Participation in biomedical research: The consent process as viewed by children, adolescents, young adults, and physicians

Elizabeth J. Susman, Lorah D. Dorn, John C. Fletcher

Research output: Contribution to journalArticlepeer-review

118 Scopus citations

Abstract

We examined the capacity of children, adolescents, and young adults to assent and consent to participation in biomedical research, and what physician-investigators believe is important for patients in these age groups to know about such participation. The sample included 44 male and female subjects, ranging in age from 7 to 20 years, who were hospitalized to treat elther pediatric cancer or obesity. The participants completed a structured interview that assessed knowledge of research participation using the elements outlined in the federal guidelines for informed consent. The study subjects were most knowledgeable about those elements of consent that assessed concrete information (e.g., freedom to ask questions, time elements involved, and the benefits of participation). They were less knowledgeable about those elements of informed consent that assessed abstract information (e.g., scientific vs therapeutic purpose of the study, and alternative treatments). Chronologic age was not related to knowledge of the elements of informed consent. The strategies that the study subjects used to reason about participation in research appeared to parallel their reasoning about other physical phenomena.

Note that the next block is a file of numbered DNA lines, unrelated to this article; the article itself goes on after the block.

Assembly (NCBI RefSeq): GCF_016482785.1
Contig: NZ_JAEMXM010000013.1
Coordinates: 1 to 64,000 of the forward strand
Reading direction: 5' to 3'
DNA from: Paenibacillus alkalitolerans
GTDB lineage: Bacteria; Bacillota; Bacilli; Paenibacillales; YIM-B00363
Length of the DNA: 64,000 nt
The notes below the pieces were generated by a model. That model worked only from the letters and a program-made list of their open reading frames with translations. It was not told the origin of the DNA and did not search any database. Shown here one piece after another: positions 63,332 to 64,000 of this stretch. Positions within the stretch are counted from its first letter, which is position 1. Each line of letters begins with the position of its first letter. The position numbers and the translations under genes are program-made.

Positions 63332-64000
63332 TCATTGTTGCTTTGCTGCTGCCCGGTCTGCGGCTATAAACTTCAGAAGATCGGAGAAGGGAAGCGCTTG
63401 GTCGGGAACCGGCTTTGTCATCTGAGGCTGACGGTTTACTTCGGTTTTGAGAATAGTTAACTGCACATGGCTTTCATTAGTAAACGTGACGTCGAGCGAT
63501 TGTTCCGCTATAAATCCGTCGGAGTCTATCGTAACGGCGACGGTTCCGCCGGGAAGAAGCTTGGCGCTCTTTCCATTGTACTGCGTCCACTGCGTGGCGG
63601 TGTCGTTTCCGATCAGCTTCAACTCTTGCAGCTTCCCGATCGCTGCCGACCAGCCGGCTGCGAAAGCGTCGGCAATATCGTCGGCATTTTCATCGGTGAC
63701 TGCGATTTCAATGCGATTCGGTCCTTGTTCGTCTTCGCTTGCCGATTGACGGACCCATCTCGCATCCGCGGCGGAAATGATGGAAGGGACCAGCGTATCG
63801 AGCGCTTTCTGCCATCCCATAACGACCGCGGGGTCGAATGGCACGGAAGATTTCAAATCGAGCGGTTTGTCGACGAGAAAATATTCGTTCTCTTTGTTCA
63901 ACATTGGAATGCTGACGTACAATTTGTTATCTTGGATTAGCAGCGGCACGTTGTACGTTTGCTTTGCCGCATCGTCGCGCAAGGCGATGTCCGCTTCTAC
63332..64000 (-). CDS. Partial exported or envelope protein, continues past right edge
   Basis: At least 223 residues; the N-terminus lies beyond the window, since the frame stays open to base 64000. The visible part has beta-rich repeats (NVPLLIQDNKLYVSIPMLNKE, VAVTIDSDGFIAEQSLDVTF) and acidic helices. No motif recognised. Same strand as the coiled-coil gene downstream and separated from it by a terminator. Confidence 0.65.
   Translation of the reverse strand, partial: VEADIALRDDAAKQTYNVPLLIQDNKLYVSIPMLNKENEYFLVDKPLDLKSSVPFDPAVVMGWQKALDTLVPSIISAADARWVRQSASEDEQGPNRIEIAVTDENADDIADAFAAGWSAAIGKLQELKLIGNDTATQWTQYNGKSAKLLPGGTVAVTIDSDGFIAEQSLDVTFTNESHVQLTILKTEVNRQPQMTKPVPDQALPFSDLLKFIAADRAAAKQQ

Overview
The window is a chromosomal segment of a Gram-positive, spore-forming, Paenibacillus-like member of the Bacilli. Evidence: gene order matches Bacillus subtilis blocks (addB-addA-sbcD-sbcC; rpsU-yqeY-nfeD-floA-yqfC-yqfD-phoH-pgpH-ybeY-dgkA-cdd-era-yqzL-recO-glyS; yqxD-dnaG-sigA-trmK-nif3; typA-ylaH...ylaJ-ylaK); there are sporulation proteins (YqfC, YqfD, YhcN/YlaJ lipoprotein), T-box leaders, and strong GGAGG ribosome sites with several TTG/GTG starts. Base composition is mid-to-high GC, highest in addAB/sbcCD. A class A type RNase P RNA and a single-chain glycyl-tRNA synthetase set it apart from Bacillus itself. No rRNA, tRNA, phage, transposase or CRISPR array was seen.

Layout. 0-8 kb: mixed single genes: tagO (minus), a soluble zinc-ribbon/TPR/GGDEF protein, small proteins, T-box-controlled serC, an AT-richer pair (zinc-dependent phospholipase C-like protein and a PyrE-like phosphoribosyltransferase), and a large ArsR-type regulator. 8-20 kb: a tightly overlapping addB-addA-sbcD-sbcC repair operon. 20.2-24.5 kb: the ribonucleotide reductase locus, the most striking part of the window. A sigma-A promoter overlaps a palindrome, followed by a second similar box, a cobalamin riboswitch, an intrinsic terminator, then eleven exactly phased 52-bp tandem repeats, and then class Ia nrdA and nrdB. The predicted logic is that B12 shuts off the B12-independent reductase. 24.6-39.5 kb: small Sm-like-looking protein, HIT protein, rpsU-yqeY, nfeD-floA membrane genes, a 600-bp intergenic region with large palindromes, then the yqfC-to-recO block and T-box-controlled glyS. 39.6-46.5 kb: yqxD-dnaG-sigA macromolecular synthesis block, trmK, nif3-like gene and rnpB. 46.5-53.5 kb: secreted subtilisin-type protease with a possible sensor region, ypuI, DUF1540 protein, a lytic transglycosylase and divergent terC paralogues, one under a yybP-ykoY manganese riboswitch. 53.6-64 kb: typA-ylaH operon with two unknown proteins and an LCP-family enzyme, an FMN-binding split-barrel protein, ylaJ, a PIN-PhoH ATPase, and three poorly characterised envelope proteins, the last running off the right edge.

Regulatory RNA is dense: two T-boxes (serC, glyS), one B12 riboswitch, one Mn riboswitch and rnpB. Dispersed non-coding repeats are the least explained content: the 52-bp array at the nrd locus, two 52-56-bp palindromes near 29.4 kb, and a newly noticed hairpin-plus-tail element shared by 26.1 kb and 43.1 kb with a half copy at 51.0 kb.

Original languageEnglish (US)
Pages (from-to)547-552
Number of pages6
JournalThe Journal of Pediatrics
Volume121
Issue number4
DOIs
StatePublished - Jan 1 1992

All Science Journal Classification (ASJC) codes

  • Pediatrics, Perinatology, and Child Health

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